PORT RICHEY — Len Sossamon’s stay in Port Richey may be extended — indefinitely.
The City Council asked Sossamon, the current interim city manager, if he’s interested in submitting his resume along with other candidates to take over full-time.
“I would definitely be willing to consider staying on and that would be up to you in terms of how long you want me to stay,” Sossamon said during the Sept. 22 regular public meeting. “If we could work out something, it would be my pleasure. I’ve been happy here, I have fun, I think we’ve made some forward progress.”
Sossamon took over for former City Manager Vincent Lupo on June 27. Since then, he’s been tasked with managing the city’s day-to-day operations as well as assisting in selecting a new city manager. The interim position is to last no longer than six months.
“His whole purpose was to kind of hold down the fort and make sure there’s no immediate problems that happen in the city until we find a permanent fix,” said Mayor Scott Tremblay. “In my opinion he’s exceeded my expectations because I think he’s moved along really well with the employees as well as with some of the projects that we have. I think he’s moving us forward in a positive direction.”
The city is currently working with executive recruitment firm Colin Baenziger and Associates, based out of Daytona Beach Shores. Prior to being asked to consider joining the job search process, Sossamon reported that the recruitment firm has identified four to six potential candidates as of Sept. 22. City Clerk Sal Licari presented board members with a candidate packet during the meeting.
Councilwoman Jennie Sorrell was absent last week, but the remaining four board members supported Sossamon’s inclusion to the search process.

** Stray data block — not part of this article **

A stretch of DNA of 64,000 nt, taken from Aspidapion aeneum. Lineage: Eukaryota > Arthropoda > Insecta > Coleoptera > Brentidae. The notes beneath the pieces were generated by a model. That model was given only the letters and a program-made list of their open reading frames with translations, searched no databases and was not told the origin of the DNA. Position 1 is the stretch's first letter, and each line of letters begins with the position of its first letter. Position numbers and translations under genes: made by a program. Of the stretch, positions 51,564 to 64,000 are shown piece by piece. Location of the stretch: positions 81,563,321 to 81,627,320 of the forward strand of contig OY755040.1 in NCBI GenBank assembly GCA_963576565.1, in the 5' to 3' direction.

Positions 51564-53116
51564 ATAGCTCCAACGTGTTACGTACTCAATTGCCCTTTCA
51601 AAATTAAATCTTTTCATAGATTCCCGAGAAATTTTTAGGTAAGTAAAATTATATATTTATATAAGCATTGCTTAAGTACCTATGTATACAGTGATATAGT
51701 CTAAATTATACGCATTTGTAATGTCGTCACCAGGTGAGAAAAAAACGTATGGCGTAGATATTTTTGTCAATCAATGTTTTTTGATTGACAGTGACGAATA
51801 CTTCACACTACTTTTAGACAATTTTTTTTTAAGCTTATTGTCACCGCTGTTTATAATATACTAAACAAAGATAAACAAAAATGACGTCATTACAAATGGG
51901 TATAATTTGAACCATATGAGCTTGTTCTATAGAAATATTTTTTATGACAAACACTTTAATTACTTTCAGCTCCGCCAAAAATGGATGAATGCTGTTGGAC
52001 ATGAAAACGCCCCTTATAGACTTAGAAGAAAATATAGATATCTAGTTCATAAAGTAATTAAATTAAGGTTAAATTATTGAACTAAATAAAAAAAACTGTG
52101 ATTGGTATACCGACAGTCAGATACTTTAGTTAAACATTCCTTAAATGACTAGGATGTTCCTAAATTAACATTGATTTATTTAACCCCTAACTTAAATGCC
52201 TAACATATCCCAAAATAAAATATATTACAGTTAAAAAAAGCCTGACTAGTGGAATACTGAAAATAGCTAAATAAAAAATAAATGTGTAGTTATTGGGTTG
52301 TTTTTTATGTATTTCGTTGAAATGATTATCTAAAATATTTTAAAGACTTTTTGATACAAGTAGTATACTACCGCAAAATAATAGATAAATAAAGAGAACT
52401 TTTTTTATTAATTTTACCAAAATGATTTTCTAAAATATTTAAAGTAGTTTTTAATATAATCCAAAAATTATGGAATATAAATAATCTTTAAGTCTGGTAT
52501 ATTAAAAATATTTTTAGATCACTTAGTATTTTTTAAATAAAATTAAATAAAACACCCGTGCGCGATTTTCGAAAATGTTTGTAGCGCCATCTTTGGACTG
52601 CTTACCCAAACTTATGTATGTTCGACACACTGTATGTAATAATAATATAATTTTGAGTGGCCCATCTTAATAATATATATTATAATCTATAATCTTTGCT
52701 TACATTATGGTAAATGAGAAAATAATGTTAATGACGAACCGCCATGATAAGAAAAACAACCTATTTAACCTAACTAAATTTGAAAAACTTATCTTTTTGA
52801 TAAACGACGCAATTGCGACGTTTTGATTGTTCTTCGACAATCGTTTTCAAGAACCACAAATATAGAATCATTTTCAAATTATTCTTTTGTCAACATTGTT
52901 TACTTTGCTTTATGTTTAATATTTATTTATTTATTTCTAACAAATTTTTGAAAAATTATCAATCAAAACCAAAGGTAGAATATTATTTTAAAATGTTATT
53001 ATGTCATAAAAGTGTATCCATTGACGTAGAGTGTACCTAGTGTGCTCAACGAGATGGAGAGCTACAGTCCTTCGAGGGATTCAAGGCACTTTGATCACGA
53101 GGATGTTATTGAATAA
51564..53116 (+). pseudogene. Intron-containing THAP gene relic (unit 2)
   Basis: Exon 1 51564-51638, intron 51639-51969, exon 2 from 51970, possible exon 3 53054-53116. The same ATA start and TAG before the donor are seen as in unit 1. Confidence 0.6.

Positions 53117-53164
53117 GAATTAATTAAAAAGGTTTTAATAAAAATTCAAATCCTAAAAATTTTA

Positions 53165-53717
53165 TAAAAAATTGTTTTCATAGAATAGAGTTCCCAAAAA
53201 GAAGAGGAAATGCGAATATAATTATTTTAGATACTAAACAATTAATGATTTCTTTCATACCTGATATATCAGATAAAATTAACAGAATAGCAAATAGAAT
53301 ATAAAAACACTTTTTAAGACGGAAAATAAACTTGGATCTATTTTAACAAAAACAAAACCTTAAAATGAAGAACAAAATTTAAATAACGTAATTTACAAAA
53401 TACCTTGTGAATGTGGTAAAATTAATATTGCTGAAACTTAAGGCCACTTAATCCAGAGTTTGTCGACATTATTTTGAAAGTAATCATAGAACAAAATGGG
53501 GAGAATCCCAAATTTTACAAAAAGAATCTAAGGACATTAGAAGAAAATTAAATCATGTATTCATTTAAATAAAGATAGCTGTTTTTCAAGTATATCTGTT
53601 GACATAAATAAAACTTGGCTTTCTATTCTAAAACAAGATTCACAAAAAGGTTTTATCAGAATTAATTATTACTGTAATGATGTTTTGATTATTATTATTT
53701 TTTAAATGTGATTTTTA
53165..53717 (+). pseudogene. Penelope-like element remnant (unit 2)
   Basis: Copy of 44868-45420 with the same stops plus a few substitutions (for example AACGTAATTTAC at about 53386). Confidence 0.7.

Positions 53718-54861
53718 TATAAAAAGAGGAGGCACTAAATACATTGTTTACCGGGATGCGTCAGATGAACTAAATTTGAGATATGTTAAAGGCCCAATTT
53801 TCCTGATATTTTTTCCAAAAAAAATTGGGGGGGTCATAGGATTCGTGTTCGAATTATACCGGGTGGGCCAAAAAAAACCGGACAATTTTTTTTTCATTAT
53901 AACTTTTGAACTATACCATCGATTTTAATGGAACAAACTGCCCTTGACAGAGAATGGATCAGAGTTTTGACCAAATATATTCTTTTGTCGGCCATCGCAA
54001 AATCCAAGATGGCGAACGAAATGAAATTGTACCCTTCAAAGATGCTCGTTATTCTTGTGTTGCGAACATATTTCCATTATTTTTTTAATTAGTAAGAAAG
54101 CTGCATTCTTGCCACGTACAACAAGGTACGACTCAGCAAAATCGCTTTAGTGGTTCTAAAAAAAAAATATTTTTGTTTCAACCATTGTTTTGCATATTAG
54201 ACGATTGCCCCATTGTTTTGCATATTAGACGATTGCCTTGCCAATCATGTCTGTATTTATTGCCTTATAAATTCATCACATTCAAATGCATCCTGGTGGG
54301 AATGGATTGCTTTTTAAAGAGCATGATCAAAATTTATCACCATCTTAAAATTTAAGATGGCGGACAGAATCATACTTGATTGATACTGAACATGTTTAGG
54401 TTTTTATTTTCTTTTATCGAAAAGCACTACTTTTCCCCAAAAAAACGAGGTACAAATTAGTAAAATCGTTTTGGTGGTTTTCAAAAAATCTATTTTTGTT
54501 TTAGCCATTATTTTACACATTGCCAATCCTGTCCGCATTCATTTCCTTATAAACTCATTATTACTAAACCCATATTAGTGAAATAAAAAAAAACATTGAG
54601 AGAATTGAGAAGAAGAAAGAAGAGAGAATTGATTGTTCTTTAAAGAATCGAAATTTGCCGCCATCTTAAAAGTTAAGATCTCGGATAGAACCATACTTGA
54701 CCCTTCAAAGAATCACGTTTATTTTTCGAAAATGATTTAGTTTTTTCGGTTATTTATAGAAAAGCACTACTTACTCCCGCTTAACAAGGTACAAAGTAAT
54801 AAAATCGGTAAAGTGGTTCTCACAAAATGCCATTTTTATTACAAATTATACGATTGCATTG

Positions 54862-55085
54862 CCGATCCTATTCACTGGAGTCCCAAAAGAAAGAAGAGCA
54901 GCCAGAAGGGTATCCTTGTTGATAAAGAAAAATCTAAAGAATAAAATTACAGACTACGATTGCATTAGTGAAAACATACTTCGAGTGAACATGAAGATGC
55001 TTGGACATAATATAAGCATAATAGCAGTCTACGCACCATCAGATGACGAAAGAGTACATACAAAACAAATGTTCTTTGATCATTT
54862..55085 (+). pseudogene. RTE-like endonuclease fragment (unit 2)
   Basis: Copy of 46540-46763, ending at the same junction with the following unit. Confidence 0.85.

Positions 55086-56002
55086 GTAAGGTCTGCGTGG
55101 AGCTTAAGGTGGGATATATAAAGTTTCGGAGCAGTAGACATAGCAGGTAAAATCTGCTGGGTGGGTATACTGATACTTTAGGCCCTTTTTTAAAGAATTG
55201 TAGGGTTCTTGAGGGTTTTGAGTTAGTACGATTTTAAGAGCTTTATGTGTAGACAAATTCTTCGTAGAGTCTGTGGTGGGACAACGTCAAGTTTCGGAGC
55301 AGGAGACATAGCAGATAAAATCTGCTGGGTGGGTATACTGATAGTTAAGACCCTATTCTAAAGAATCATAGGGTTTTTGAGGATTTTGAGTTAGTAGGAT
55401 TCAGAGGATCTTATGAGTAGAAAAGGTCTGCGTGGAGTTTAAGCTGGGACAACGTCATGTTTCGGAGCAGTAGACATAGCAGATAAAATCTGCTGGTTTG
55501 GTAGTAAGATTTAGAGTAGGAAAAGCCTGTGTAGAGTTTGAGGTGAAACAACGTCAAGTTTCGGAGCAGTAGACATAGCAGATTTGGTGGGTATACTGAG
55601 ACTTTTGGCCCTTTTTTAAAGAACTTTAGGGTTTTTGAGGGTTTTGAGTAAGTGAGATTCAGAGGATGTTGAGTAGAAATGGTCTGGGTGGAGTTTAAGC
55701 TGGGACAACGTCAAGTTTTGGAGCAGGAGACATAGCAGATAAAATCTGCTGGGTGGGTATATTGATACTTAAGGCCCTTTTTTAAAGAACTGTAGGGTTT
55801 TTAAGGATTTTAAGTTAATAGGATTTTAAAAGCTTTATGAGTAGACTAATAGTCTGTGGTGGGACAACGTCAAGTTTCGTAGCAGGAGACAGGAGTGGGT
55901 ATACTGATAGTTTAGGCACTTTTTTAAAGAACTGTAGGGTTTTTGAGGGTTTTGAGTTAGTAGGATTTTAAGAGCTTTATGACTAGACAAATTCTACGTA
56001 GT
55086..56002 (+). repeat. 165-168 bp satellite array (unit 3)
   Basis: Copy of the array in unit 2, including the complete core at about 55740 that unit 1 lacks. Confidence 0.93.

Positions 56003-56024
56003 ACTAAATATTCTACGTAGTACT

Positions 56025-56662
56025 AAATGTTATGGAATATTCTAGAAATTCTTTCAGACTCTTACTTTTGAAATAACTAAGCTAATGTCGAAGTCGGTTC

“What I’ve been impressed with is that you came on board, you took ownership and you’re handling business as if you’re here to stay as opposed to being in the interim,” Councilman Tom Kinsella said. “You’ve kept us moving along and I really appreciate that.”
Councilman Todd Maklary noted that it would be appropriate and fair for Sossamon to submit his resume and related materials to Baenziger and Associates. “You should go through the same procedures as everyone else so we can be presented with a full presentation of all candidates for the position.”
Maklary also pointed out that the late addition of Sossamon may push back the decision-making process by another “two to four weeks.”
“As important of a decision as it is, I’m OK with that,” said Tremblay.
According to Sossamon’s review when being hired on an interim basis, he’s worked with local governments for more than 23 years. Prior to Port Richey, Sossamon’s previous position was as Hernando County administrator from 2012-2019.
Based on Sossamon’s official start date with the city, his interim contract would expire Nov. 27.